The newest, most expensive casino-resort on the Strip opened Wednesday with fireworks, fanfare and predictions that it would reshape Las Vegas.
During an hourlong ceremony in the porte-cochere of the 61-story, glass and steel Aria, MGM Mirage officials and others associated with CityCenter hailed the $8.5 billion, 18 million-square-foot development for its potential to transform the city and wake Nevada from economic slumber.
About 400 media and invited guests attended the ceremony, held next to the Lumia fountain and the curved wall Focus, two of CityCenter’s water features designed by WET.
The public got its first look at Aria after a fireworks display was launched from atop the hotel at 11 p.m.
An hour before the fireworks, fewer than 100 people had gathered at the barriers outside and traffic on the Strip was flowing easily. The crowd swelled to a few hundred by the time the fireworks show began.
Other portions of CityCenter opened earlier this month.
A ‘BEAST’ FROM NEVADA
The Pentagon confirmed the existence of what experts call the latest addition to the Air Force’s fleet of Nevada-based, remotely piloted spy planes: the RQ-170 Sentinel, aka the “Beast of Kandahar.”
Like the much-publicized Predator and Reaper unmanned aerial systems, the Sentinel is home-based at Creech Air Force Base in Indian Springs and probably was tested at classified locations in central Nevada, including Area 51.
UNIONS BALK AT PAY CUTS
At least two of the unions that represent Las Vegas city employees are balking at the prospect of a 16 percent pay cut over the next two years, despite the city’s stance that layoffs are inevitable if wages aren’t rolled back and raises eliminated.
Members of the Las Vegas City Employees Association and the union representing the city’s marshals contend they already have taken a big hit and that the proposed 8 percent cuts in each of the next two budget years are too much.
METRO TAPS THE BRAKES
Clark County Sheriff Doug Gillespie announced several changes to Metropolitan Police Department driving policies to change the culture in a force that has lost three officers in fatal accidents this year.
Officers now are restricted from driving more than 20 mph over posted speed limits, except in vehicle pursuits. The amount of training officers receive in their first five years on the job will double. And officers will be required to wear seat belts unless they might need to get out of the car quickly at a crime scene.
NEW AD IS A WILDCAT
Arizona athletic director Jim Livengood has been hired as UNLV’s new AD.
One of the first and biggest tests for the 64-year-old Livengood, who spent the last 16 years at Arizona, will be to find a new football coach for the hapless Rebels.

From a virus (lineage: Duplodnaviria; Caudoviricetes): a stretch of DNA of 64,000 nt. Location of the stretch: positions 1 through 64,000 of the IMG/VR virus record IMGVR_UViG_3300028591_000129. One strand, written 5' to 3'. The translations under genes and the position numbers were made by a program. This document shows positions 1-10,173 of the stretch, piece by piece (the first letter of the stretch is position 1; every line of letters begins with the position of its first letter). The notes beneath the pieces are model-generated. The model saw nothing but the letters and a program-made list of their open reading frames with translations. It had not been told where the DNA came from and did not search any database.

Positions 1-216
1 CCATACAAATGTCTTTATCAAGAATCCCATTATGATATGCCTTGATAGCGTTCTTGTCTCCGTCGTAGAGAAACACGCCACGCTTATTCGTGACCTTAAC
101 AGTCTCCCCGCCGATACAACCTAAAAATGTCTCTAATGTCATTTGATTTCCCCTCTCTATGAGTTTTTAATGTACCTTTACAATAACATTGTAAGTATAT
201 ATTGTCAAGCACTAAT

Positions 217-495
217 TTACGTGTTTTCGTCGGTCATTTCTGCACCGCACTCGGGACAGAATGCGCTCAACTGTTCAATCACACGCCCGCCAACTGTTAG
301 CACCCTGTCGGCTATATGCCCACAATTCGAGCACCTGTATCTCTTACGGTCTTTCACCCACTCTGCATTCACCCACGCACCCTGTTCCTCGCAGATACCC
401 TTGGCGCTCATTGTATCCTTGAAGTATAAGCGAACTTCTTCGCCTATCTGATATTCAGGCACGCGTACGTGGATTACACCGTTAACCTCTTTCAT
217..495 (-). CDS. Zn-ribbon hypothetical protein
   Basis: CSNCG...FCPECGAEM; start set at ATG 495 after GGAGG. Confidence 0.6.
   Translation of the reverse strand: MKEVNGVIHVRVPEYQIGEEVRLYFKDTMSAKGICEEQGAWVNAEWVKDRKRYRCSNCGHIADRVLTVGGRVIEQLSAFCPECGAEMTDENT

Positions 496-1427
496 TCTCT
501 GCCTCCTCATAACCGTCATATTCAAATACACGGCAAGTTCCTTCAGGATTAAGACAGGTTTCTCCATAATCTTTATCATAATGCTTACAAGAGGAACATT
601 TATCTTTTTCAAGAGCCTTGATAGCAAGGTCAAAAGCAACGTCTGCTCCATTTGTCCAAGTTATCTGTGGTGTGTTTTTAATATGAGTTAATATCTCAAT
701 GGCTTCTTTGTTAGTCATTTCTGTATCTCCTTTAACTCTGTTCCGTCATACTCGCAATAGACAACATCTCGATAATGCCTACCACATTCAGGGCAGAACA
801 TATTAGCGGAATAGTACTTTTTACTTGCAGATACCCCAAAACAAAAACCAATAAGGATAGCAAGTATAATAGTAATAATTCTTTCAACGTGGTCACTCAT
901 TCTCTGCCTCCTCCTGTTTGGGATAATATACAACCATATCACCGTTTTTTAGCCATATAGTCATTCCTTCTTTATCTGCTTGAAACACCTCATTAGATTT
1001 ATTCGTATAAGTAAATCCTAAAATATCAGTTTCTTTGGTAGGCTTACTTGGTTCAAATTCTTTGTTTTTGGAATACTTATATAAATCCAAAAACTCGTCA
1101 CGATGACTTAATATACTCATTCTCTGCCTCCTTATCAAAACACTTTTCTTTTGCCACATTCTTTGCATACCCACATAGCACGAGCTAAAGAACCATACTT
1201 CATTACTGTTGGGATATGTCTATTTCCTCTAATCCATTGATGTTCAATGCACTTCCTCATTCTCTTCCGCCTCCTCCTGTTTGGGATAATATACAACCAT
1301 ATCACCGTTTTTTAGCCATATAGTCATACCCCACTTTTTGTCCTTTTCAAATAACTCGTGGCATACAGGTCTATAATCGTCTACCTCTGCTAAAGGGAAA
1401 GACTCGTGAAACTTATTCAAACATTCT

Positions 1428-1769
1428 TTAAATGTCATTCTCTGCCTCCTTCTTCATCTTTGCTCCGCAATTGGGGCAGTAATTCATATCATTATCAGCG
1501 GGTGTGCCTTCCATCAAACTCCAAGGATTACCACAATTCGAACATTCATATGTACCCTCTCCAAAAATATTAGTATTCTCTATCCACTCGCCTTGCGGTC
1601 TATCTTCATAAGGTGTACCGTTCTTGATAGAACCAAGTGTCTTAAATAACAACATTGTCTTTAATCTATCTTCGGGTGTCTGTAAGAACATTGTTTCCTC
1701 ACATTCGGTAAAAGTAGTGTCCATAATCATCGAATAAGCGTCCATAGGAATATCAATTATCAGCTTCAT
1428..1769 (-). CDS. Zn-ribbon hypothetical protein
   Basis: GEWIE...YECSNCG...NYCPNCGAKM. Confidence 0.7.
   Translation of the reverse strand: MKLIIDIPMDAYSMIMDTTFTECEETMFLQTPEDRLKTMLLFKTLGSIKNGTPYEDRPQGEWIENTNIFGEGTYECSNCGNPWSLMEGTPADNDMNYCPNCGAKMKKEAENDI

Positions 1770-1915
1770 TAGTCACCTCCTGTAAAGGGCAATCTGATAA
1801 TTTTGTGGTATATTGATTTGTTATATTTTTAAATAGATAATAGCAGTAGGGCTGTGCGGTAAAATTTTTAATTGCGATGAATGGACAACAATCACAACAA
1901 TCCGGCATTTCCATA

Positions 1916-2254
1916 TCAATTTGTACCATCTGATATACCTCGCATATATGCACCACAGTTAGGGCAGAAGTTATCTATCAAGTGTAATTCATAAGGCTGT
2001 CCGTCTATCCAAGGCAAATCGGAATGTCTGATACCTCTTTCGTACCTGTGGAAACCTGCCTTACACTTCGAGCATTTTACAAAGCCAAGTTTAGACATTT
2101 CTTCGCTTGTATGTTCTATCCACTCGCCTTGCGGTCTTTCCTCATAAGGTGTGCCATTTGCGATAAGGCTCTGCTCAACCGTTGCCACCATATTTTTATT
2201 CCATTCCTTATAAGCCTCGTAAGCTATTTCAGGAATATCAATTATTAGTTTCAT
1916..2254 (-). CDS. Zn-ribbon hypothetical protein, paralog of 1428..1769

KENNY, HERRERA SET FREE
Former Clark County Commissioner Erin Kenny, who went to prison about two years ago for accepting bribes while in office, was released from home confinement.
A Federal Bureau of Prisons spokeswoman said Kenny, 48, left a Las Vegas halfway house Oct. 1 and was allowed to finish out her sentence at home.
She will be under supervision for the next three years.
Fellow disgraced commissioner Dario Herrera completed his confinement on political corruption charges on Monday.Week In ReviewMore Information
The Las Vegas Valley Water District’s rank out of 100 large water utilities in a study of drinking water quality by a national environmental watchdog group.
Boyd Gaming’s offer for all 18 casinos owned by Station Casinos, which is in the midst of bankruptcy reorganization.
Number of homeless people — 39 men and three women — who died on valley streets in 2009, according to the Clark County coroner’s office.
Nevada’s jobless rate in November, down from a record high of 13.3 percent in September. Experts cite a shrinking labor pool, not economic recovery.
“Me and a couple friends have built a nice bankroll for this night.”
who showed up at Wednesday’s opening of Aria with money in hand to test the myth that Megabucks slot jackpots hit within the first three days that a new resort opens its doors.
“Makes for a soggy sandwich.”
Project Manager Jim McDonald
Describing working conditions at the site of an intake pipe being built to supply water to Las Vegas from deep in Lake Mead. Miners at the bottom of a 600-foot access shaft next to the lake work in a downpour of thermally heated groundwater that seeps from the rock surrounding them.
“At this point in time? It’s where you turn right to go to Reno.”
Beatty Town Advisory Board member, when asked to define the community of about 1,000 residents 120 miles north of Las Vegas. A research project by Nye County officials recently revealed that Beatty was never officially formed and appears to have no legally recorded boundaries.
CITYCENTER CONSTRUCTION TIMELAPSE
KIDS TALK ABOUT SANTA
CIRQUE DU SOLEIL “VIVA ELVIS”
UNLV BASKETBALL vs. SOUTHERN UTAH UNIVERSITY
ARIA HOTEL PREOPENING NEWS CONFERENCE
SHERIFF GILLESPIE ON NEW METRO DRIVING RULES
UNLV BASKETBALL vs WEBER STATE UNIVERSITY